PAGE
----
At the Max Planck Institute for Astrophysics in Garching, the group headed by Director Wolfgang Hillebrandt, Hans-Thomas Janka and Friedrich Röpke is seeking explanations for the background to such cosmic catastrophes. Broadly speaking, the scenarios can be described as follows:
In the case of Type Ia supernovae, a pair of stars orbit each other closely: a white dwarf, the corpse of an old star, greedily draws matter from its partner in a binary system. Ingestion of this “power nutrition” brings the white dwarf back to life. If it is overfed, it reaches critical mass (the Chandrasekhar limit). At this point, it becomes unstable and begins to contract. This, in turn, releases gravitational energy, which causes the star to heat up. As a result, carbon and oxygen in its core ignite, and silicon and nickel are produced in nuclear burning reactions. Finally, a burning wave in the form of a detonation or deflagration front passes through the gas sphere: the star “explodes.”
The other types of supernova, of which Type II is the most common, are the result of the explosion of a single star of at least eight solar masses. Once this star has consumed its main supply of hydrogen and helium at the end of its life, carbon – the ash of the helium fire – ignites in its core. The temperatures rise to a billion degrees Celsius. Neutrinos are produced in large numbers. Finally, over a period of just a few years, the star produces elements of increasing atomic weight: neon, oxygen, silicon, and finally iron. Iron is the last of these, since iron atoms cannot undergo further fusion. The reactor is extinguished.
By this time, the core of the star possesses a mass close to the Chandrasekhar limit, and its density has risen to 10,000 tons per cubic centimeter. Electrons are squashed into the protons and form neutrons. This causes the pressure within the core to drop; the core then collapses within a fraction of a second to form an object that is 10,000 times as dense: a neutron star. The matter in the center of the neutron star presents great resistance to further compression. The stellar matter, which continues to fall from further outside, slams into this hard neutron star at ultrasonic velocity. Before long, the inevitable happens: a shock wave runs from the inside outward, tearing the gas envelope with it. The star bursts, suddenly shining billions of times more brightly than before.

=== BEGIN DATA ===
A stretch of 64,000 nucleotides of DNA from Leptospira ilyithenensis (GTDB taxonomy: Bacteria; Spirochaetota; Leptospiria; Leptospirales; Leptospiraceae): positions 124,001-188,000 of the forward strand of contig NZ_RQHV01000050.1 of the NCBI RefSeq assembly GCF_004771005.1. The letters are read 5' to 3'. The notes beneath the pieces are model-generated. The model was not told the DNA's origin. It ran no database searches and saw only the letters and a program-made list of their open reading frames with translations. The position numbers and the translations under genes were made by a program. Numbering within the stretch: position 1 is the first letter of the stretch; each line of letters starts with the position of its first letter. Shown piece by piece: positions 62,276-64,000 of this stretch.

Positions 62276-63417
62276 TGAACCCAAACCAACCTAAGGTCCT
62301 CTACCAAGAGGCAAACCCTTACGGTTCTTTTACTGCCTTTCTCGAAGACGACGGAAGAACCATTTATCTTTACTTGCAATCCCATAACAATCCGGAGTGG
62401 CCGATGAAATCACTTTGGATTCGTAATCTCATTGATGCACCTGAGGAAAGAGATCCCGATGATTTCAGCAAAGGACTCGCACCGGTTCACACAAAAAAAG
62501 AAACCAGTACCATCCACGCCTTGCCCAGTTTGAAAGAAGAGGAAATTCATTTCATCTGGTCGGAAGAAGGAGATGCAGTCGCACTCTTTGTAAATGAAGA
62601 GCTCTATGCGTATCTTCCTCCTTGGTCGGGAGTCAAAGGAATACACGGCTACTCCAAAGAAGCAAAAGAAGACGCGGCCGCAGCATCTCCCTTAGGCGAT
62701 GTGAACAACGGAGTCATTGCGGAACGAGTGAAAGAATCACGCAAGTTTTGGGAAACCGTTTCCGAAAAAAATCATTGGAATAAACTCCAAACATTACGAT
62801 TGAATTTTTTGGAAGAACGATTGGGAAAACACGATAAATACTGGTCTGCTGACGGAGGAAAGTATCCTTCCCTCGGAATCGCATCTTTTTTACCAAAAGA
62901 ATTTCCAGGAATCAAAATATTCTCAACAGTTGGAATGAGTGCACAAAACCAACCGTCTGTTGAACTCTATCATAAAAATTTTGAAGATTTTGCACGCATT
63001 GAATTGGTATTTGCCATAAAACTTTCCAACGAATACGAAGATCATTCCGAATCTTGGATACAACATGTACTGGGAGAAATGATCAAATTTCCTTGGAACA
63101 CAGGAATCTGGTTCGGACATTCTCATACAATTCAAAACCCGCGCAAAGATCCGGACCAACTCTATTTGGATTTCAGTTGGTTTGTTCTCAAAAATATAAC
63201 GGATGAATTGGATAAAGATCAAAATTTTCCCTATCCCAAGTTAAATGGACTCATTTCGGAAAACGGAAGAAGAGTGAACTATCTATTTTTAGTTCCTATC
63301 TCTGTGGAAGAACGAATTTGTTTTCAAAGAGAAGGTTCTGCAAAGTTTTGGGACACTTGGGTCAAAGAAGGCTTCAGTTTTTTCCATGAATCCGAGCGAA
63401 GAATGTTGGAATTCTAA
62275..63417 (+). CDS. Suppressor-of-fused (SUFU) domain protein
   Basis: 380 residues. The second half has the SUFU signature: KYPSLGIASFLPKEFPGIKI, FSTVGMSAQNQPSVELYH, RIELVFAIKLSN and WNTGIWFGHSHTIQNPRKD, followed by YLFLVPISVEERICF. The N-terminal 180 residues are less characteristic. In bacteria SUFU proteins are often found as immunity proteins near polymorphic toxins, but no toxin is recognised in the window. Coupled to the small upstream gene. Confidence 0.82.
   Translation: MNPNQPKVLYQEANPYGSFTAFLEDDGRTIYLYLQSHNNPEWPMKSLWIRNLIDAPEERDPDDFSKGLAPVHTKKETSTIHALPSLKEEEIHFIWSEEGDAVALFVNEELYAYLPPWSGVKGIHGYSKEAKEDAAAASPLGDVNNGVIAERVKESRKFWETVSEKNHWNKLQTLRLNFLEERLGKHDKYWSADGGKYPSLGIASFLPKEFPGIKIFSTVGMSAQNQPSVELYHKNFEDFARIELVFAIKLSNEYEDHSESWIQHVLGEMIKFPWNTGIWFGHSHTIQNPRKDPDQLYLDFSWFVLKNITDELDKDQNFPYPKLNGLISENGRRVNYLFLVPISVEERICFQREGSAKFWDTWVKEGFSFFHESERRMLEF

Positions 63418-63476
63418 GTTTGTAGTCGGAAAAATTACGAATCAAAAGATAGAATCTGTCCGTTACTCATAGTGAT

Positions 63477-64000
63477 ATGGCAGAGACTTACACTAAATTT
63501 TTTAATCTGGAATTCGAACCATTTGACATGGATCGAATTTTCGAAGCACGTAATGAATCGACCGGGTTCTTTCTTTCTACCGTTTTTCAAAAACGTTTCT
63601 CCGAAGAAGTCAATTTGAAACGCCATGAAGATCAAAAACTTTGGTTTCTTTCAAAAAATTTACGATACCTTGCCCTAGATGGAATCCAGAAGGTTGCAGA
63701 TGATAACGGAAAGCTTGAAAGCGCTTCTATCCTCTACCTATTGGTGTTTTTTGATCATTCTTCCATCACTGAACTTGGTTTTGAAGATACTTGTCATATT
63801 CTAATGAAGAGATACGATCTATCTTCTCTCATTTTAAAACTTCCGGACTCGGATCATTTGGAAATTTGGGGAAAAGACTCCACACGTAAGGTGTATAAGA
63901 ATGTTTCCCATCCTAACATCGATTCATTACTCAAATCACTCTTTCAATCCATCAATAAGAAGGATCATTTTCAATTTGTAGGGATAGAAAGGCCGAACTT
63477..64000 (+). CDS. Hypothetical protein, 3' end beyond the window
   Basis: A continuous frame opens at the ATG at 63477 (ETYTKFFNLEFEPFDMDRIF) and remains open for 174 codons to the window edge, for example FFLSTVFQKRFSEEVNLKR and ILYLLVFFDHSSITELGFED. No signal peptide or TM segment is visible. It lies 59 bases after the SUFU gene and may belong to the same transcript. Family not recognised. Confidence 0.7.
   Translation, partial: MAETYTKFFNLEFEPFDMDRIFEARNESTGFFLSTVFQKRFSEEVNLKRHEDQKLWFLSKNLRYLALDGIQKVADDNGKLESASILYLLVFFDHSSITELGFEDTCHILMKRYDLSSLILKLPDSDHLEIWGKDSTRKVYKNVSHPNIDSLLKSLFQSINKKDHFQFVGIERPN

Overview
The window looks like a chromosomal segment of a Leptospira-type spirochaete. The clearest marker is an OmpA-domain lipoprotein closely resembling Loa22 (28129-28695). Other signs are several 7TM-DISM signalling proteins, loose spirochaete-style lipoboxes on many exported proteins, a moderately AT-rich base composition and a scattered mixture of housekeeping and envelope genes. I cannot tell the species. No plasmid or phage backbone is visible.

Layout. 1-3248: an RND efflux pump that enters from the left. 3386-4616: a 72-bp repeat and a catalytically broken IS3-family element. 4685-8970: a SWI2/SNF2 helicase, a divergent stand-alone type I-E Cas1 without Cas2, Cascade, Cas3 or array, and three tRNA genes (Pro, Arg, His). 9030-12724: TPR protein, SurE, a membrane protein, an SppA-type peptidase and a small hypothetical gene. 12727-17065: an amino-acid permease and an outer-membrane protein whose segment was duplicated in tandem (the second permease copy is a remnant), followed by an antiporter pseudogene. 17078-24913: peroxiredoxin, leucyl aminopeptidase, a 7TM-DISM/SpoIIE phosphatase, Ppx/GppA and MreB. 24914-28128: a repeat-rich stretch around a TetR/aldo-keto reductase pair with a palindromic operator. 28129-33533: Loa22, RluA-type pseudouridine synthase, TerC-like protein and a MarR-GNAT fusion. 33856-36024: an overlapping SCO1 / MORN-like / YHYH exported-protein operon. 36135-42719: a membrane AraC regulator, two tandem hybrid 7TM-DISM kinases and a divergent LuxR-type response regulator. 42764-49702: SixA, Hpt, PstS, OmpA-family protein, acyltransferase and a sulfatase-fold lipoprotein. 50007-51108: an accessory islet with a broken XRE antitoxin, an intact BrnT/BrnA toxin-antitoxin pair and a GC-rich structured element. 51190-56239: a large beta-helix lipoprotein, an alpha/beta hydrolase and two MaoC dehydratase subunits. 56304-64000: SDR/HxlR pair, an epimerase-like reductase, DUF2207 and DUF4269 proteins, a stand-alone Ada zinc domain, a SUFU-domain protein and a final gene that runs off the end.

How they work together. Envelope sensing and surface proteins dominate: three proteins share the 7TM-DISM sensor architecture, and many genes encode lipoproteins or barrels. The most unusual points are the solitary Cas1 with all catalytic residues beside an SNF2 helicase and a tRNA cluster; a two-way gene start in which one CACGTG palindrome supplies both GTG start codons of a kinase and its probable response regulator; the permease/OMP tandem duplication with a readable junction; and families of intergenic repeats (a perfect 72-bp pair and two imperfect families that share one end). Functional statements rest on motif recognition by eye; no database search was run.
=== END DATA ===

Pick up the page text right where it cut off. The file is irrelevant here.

In the matter that is projected outward, atomic nuclear reactions produce large quantities of radioactive material (primarily nickel), as well as isotopes of cobalt and titanium. Extreme conditions also prevail in the supernova explosion; under these conditions, heavy elements such as gold, lead and uranium are produced from atomic nuclei of the iron group as a result of successive capture of alpha particles (helium nuclei) and free neutrons and protons. Owing to the extremely rapid attachment of nucleons to existing atomic nuclei, these forms of nucleosynthesis are termed the r-process (r for rapid) in the case of neutron entrapment, and rp-process in that of proton entrapment.
Deep inside a supernova is the neutron star, a compact object with a diameter of just 20 to 30 kilometers and a mass one and a half times that of our Sun. Since the angular momentum is conserved when the rotating stellar core collapses, the neutron star rotates extremely quickly. Particles are continually emitted from its surface and accelerated in its strong magnetic field. In the process, they emit “synchrotron radiation” in two cones. If this cosmic lighthouse beam crosses the Earth, the star flashes at an interval ranging from milliseconds to seconds – and astronomers observe a pulsar.
The death of a star with over 30 solar masses leaves behind it an even more extreme object. The mass of the stellar core is so great that its collapse can no longer be prevented: the burned-out neutron sphere cannot be stabilized, and it collapses under its own gravity. The gravitation of such a structure is so immense that even light is incapable of leaving it: a black hole has emerged.
In space, the explosion debris of supernovae form luminous, in some cases bizarre gas clouds, enriched with heavy elements. Over time, they become mixed with the interstellar matter, from which new stars may again be born, and the cycle of the elements begins once more.